Which Joe gave his name to ‘sloppy joes’? We look at five interesting sandwiches and their lexical origins.
Nearby, especially on the opposite side of the street.‘we went for a meal in the Italian restaurant across the way’‘he watched the lighted windows of a flat across the way’‘the family from over the way were joining in the argument’
- ‘It's not a nice thing looking out at other family members living across the way, with no heating or lighting; that's why we allowed them to connect up to us.’
- ‘Now Jake and Marcy are happily divorced - Jake, indeed, lives in a trailer parked across the way from the family's beachside home.’
- ‘There's a nice view of the street and the park across the way.’
- ‘I was sitting on the balcony a little while ago, enjoying the cool breeze, and noticed someone walking around in an apartment across the way.’
- ‘My father's mother lived downstairs, my mother's mother lived across the road and all my uncles and aunts lived in the building across the way or the building behind.’
- ‘The only green space is the graveyard across the way from the hospital - there's nowhere to get fresh air or play.’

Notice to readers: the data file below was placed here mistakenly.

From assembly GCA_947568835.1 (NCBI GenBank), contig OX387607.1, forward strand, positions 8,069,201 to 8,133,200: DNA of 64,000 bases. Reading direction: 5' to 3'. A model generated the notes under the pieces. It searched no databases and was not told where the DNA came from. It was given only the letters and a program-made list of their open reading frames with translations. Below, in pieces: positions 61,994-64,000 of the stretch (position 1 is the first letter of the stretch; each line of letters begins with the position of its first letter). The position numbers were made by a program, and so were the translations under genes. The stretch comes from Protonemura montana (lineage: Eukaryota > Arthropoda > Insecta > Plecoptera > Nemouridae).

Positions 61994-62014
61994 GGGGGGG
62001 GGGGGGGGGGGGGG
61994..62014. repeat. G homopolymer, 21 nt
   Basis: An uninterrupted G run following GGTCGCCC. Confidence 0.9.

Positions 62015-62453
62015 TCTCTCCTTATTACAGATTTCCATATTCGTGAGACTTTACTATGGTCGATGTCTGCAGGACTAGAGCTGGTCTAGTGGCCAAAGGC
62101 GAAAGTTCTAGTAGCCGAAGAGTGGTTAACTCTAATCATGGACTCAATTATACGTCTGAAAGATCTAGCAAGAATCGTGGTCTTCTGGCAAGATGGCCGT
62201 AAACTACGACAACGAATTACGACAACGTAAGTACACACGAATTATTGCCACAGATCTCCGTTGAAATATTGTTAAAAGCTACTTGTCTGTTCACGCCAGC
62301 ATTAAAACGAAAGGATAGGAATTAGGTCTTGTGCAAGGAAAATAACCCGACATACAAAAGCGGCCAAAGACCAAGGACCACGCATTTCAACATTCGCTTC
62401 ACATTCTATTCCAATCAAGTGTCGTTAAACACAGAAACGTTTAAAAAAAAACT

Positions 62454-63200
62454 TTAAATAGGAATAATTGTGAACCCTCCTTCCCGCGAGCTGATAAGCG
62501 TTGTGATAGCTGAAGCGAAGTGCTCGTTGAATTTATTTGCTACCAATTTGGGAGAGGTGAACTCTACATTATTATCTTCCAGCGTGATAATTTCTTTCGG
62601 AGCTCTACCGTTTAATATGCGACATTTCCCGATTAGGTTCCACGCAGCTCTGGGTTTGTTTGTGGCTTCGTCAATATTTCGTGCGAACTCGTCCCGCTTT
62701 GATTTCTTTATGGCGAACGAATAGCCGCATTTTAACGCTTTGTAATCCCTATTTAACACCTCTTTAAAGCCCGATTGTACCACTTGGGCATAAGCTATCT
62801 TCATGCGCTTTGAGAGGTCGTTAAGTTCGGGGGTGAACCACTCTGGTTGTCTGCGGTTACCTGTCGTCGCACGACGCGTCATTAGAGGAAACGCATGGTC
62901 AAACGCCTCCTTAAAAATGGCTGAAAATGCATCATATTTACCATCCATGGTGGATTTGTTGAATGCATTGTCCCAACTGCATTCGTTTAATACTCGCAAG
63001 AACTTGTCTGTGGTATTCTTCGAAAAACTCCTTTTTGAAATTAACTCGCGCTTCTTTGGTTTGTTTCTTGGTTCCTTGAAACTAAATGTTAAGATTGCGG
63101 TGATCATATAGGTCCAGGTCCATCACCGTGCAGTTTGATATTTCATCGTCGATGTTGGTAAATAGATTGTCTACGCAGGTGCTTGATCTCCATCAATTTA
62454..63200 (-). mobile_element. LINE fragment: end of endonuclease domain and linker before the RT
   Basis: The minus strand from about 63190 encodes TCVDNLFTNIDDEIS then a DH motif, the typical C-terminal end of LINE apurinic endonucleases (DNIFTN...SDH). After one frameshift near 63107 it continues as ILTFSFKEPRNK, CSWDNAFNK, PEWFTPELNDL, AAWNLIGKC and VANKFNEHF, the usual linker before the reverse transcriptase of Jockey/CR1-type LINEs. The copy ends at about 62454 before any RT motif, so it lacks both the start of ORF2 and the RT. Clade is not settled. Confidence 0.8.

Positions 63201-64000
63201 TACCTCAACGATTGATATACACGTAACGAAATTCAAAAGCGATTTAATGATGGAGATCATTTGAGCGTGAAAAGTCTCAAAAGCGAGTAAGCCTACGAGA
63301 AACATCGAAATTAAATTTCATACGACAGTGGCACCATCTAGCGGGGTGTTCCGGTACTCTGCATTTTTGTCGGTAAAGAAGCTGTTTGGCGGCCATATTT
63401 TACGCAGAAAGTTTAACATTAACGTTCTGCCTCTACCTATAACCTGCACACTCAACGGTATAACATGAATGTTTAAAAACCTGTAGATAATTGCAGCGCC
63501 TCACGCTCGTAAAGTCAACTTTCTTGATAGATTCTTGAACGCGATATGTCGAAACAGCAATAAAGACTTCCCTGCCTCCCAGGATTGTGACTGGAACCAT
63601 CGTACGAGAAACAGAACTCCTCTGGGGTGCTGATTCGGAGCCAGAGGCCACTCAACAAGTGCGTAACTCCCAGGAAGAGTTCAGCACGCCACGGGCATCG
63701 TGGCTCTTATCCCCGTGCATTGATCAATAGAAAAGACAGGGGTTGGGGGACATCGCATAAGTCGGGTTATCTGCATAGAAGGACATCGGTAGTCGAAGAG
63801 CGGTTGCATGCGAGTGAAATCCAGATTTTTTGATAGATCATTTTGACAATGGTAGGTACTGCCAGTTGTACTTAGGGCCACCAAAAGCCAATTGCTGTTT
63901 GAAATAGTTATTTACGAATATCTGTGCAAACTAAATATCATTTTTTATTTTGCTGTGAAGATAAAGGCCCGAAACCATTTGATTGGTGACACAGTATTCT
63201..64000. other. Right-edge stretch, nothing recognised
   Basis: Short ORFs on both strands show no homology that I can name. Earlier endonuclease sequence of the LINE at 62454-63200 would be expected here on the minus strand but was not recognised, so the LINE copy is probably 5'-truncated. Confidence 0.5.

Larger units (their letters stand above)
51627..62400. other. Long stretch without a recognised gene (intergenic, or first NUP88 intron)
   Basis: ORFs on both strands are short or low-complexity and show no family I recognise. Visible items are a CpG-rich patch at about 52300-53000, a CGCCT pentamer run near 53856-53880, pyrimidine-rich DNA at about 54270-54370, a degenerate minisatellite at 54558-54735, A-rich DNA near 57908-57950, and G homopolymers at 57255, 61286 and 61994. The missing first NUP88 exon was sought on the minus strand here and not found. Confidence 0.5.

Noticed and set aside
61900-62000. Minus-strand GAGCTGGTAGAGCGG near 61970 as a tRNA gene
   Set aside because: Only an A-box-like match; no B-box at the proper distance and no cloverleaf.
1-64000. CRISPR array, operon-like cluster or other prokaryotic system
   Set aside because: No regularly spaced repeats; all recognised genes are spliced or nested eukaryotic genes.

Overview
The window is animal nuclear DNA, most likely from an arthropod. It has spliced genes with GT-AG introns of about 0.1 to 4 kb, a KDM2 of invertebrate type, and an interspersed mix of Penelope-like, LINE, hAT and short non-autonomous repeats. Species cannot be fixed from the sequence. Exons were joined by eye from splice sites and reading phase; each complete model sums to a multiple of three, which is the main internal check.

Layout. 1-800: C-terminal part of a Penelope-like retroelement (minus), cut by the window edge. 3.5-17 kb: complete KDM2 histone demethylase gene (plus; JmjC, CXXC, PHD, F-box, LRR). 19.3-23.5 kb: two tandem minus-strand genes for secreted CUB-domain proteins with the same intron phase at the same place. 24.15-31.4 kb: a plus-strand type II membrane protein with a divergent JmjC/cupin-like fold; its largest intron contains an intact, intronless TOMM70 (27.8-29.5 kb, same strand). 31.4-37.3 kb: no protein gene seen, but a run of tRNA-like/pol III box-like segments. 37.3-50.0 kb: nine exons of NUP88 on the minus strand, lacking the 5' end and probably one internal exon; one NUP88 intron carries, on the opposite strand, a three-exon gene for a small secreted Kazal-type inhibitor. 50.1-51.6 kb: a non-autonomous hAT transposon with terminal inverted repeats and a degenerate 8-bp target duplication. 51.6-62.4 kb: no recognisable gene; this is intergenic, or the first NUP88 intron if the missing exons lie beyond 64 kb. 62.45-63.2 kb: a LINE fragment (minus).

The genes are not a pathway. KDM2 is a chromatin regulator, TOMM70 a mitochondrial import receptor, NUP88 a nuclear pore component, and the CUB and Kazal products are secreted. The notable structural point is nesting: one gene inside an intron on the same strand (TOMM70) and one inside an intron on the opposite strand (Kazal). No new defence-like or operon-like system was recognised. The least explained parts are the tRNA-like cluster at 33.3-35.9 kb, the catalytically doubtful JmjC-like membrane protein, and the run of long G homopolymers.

- ‘He has that garage over the way, but he's an odd one.’
- ‘Next they went to the fire hydrant across the way on the other street and finally they got water.’
- ‘‘The woman and her husband moved in across the way from us when we lived in Birkenhead,’ explained Miles.’
- ‘I used to go to Sherington school, just over the way, and there's no way that many kids were driven to school when I was a nipper.’
- ‘Soon, hopefully, there will be a computer, blocking my view of the perfect family across the way.’
We take a look at several popular, though confusing, punctuation marks.
From Afghanistan to Zimbabwe, discover surprising and intriguing language facts from around the globe.
The definitions of ‘buddy’ and ‘bro’ in the OED have recently been revised. We explore their history and increase in popularity.